“Everyone jokes that you do collaborations for the Instagram photos,” says Matthew Mills of Maine’s Barreled Souls. “The marketing is obviously part of it – we’re all pretty small breweries, and you get to expose your name to new people, potentially outside of your market. But I think a huge part is hanging out and discussing ideas and sharing your passion for beer. Every collab, I feel rejuvenated and reinvigorated – a little hungover, too.”
Inside of breweries, the word “collab” can cover nearly every part of speech: verb, noun, adjective. You collab on a collab – perhaps a collab IPA. In fact, it can feel as if an entire culture has developed around these beers. Central to that culture is a particular pattern: Breweries of a certain pedigree attend invitational beer festivals, make friends with other breweries, and soon enough they’re hosting one another for a brew day.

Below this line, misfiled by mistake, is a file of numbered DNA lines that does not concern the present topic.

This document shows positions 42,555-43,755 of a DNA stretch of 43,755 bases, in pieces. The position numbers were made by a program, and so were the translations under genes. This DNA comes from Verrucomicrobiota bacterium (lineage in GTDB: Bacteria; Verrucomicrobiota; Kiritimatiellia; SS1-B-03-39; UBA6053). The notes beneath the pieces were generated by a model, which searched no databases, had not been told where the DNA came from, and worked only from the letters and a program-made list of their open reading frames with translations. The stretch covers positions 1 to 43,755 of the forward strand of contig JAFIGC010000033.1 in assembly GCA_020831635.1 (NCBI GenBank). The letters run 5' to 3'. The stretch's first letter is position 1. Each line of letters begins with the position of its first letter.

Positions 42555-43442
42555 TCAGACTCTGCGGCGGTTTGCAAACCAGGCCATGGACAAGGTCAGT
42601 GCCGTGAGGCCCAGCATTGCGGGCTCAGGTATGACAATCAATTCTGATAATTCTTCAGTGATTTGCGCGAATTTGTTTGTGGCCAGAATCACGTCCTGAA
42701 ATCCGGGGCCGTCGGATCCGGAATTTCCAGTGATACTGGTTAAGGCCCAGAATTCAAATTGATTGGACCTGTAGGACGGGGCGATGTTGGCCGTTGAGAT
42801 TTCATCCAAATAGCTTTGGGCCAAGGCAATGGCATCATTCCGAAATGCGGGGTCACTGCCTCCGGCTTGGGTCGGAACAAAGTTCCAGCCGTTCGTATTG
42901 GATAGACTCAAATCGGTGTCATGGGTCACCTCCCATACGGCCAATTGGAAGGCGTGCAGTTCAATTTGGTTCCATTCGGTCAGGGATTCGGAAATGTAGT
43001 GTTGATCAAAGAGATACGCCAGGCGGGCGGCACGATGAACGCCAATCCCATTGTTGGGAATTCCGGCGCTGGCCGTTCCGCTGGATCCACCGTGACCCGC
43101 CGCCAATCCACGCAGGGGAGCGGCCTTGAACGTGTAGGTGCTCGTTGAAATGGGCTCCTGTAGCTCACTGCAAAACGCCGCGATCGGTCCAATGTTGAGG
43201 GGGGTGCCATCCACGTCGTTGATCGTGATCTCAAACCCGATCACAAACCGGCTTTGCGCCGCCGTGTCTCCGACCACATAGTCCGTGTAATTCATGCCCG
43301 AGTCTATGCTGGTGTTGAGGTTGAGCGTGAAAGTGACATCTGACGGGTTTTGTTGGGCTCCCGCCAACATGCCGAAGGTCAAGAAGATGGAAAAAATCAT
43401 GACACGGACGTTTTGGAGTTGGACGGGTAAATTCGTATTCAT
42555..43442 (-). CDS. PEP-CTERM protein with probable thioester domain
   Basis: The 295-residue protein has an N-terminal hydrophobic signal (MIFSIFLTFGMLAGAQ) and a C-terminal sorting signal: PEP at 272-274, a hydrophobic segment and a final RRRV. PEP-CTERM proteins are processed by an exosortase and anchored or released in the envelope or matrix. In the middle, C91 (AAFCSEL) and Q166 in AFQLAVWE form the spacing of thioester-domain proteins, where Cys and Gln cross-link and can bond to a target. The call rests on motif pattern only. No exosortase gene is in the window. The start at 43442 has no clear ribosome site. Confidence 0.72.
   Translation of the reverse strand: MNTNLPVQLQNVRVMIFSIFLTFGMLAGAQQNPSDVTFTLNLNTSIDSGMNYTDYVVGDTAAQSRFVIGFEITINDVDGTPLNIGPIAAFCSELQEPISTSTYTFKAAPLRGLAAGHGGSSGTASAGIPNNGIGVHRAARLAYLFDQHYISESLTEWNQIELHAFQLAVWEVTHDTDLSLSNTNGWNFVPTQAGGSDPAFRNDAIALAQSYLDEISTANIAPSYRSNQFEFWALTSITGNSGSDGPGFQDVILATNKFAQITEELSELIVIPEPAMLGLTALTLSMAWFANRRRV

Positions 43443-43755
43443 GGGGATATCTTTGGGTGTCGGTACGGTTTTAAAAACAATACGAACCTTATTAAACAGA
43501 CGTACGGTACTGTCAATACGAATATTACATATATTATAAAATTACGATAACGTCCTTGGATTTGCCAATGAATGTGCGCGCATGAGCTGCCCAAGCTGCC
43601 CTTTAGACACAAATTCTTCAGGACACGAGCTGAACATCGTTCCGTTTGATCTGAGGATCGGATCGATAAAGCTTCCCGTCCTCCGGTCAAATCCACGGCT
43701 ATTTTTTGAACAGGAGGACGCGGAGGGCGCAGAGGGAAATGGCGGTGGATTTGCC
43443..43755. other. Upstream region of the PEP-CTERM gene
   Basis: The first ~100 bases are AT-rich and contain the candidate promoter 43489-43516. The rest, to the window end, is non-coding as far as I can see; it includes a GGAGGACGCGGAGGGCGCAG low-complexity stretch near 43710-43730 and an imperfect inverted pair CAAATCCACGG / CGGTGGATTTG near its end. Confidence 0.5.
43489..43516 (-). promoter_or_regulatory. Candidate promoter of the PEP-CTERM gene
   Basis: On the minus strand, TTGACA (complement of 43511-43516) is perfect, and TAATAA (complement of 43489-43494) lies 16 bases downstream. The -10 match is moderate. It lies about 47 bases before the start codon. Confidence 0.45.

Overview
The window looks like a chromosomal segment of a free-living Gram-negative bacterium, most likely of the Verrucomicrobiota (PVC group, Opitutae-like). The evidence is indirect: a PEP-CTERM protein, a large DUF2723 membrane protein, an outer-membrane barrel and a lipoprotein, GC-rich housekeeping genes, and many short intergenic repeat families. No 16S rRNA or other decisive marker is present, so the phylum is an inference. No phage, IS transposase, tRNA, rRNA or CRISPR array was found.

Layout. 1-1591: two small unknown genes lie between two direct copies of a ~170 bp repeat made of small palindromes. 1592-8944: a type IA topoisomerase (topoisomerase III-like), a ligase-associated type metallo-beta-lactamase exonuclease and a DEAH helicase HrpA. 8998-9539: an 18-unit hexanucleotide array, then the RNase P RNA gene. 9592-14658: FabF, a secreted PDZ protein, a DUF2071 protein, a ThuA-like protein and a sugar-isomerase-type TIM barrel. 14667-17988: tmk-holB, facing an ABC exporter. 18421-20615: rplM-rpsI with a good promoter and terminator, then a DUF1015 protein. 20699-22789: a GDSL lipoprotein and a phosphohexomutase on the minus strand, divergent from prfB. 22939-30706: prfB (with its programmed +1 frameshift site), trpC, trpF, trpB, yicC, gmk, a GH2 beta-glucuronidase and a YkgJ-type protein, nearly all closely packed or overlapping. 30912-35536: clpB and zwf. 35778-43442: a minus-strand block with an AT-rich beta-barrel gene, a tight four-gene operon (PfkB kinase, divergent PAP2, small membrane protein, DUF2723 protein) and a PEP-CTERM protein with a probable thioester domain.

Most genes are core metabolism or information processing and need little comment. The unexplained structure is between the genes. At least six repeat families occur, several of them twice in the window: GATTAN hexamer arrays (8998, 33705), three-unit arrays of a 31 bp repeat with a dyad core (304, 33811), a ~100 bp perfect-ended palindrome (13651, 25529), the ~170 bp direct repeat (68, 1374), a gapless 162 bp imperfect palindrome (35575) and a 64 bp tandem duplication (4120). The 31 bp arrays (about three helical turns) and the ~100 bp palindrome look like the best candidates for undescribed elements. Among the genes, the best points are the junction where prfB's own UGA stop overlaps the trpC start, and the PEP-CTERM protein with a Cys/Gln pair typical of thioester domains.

“You just hit it off with some people,” says Stafford, the other half of Finback. “Some of it has to do with whether or not their beer is good. I’m not necessarily going to hang out with people that make bad beer.”
On this particular day, Stafford is hanging out with Ocelot Brewing. The same goes for Mills and his business cohort Chris Schofield. Finback and Barreled Souls are two of eight breweries that have joined with the Virginia operation to produce a collaborative double IPA called Lean on Me. For weeks, everyone within Ocelot has been referring to it as simply as “the megacollab.”
The roots of the megacollab lie in one of those invitational beer festivals: Aslin Beer Company’s anniversary party. The DC area’s buzziest brewery, Aslin is a prolific collaborator and the trafficker of zeitgeist-riding hop bombs and various adjunct-spiked ales. Its September birthday fete has become one of the fall’s premiere beer events, simultaneously larger and more exclusive each passing year. For the 2018 edition, the Herndon operation would tap over a hundred other buzzy breweries from across the country to pour their beer. And as is natural for a brewery hosting an event like that, Aslin wasn’t going to let the opportunity pass to collaborate with a few of its visiting friends.